That also turned 22 HTTP requests into 3.

Optimize your Images (particularly PNGs)

Looks like my 1600k cold (machine not cached) home page is mostly images, about 1300k. That's because I put a lot of articles on the home page but I also use PNGs for images most of my blog posts. I could be more thoughtful and:

  • Use JPEGs for photos of people, things that are visually "busy"
  • Use PNGs for charts, screenshots, things that must be "crystal clear"

I can also optimize the size of my PNGs (did you know you can do that!) before I upload them with PNGOUT. For bloggers and for ease I recommend PNGGauntlet, which is a Windows app that calls PNGOut for you.  Easier than PowerShell, although I do that also. If you use Visual Studio 2010, you can use Mad's Beta Image Optimizer Extension that will let you optimize images directly from Visual Studio. To show you how useful this is, I downloaded the images from the last month or so of posts on this blog totaling 7.29MB and then ran them through PNGOut via PNGGauntlet. All my PNGs getting in line to be optimzed inside of PNGGauntlet Then I took a few of the PNGs that were too large and saved them as JPGs. All in all, I saved 1359k (that's almost a meg and a half or almost 20%) for minimal extra work. If you think this kind of optimization is a bad idea, or boring or a waste of time, think about the multipliers. You're saving (or I am) a meg and a half of image downloads, thousands of times. When you're dead and gone your blog will still be saving bytes for your readers! ;) This is important not just because saving bandwidth is nice, but because perception of speed is important. Give the browser less work to do, especially if, like me, almost 10% of your users are mobile. Don't make these little phones work harder than they need to and remember that not everyone has an unlimited data plan.

Let your browser cache everything, forever

Mads reminded me about this great tip for IIS7 that tells the webserver to set the "Expires" header to a far future date, effectively telling the browser to cache things forever. What's nice about this is that if you or your host is using IIS7, you can change this setting yourself from web.config and don't need to touch IIS settings.




 <clientCache httpExpires="Sun, 29 Mar 2020 00:00:00 GMT" cacheControlMode="UseExpires" />


You might think this is insane. This is, in fact, insane. Insane like a fox. I built the website so I want control. I version my CSS and JS files in the filename. Others use QueryStrings with versions and some use hashes. The point is are YOU in control or are you just letting caching happen? Even if you don't use this tip, know how and why things are cached and how you can control it.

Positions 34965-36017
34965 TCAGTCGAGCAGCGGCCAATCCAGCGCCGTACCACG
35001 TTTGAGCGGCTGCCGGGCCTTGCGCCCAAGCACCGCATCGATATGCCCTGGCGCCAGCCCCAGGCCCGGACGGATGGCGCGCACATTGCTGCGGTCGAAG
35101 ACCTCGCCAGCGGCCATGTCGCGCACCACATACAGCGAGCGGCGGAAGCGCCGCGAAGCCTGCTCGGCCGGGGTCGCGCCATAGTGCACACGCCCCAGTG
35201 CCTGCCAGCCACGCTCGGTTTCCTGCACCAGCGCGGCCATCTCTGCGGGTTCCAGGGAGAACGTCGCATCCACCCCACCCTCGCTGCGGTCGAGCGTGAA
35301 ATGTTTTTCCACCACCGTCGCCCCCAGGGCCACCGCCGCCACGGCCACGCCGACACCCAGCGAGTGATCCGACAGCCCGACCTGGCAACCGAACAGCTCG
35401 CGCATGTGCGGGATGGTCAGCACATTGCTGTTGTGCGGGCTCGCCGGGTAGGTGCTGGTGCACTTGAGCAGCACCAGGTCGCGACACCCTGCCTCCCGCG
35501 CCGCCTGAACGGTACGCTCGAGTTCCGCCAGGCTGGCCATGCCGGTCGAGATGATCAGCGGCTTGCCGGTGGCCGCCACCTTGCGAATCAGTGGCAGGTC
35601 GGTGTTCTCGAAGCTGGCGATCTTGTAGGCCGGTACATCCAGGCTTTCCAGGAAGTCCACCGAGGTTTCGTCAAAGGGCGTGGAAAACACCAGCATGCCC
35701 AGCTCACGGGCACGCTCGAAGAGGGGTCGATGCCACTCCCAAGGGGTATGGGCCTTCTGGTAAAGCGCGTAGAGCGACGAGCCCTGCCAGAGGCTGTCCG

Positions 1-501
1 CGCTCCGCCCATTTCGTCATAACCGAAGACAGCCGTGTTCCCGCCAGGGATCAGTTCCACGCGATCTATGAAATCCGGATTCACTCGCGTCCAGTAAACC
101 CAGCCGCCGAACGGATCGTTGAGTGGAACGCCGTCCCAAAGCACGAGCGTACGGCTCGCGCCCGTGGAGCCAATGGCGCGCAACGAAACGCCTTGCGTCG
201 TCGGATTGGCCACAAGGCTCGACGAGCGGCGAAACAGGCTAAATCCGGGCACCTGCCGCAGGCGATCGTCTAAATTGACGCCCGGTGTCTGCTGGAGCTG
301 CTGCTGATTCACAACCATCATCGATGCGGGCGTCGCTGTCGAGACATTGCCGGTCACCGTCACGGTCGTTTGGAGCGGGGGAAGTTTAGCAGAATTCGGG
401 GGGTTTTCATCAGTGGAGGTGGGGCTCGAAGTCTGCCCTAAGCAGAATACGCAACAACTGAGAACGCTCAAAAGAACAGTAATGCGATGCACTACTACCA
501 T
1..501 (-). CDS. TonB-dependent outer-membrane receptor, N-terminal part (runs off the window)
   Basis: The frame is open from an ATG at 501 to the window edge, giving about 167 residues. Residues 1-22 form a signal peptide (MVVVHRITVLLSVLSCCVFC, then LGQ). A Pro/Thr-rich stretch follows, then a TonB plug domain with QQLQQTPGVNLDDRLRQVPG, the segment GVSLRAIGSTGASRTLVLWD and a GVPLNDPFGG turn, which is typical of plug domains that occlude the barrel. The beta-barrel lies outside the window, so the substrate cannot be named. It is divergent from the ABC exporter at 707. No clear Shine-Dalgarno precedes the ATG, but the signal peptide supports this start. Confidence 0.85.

Compress everything

Make sure everything is GZip'ed as it goes out of your Web Server. This is also easy with IIS7 and allowed me to get rid of some old 3rd party libraries. All these settings are in system.webServer.

<urlCompression doDynamicCompression="true" doStaticCompression="true" dynamicCompressionBeforeCache="true"/>

If there is one thing you can do to your website, it's turning on HTTP compression. For average pages, like my 100k of HTML, it can turn into 20k. It downloads faster and the perception of speed by the user from "click to render" will increase. Certainly this post just scratches the surface of REAL performance optimization and only goes up to the point where the bits hit the browser. You can go nuts trying to get an "A" grade in YSlow, optimizing for # of DOM objects, DNS Lookups, JavaScript ordering, and on and on. That said, you can get 80% of the benefit for 5% of the effort by these tips. It'll take you no time and you'll reap the benefits hourly:

  • Minifying your JS and CSS
  • Combining CSS and JS into single files to minimize HTTP requests
  • Turning on Gzip Compression for as much as you can
  • Set Expires Headers on everything you can
  • Compress your PNGs and JPEGs (but definitely your PNGs)
  • Use CSS Sprites if you have lots of tiny images

I still have a "D" on YSlow, but a D is a passing grade. ;) Enjoy, and leave your tips, and your "duh!" in the comments, Dear Reader. Also, read anything by Steve Souders. He wrote YSlow.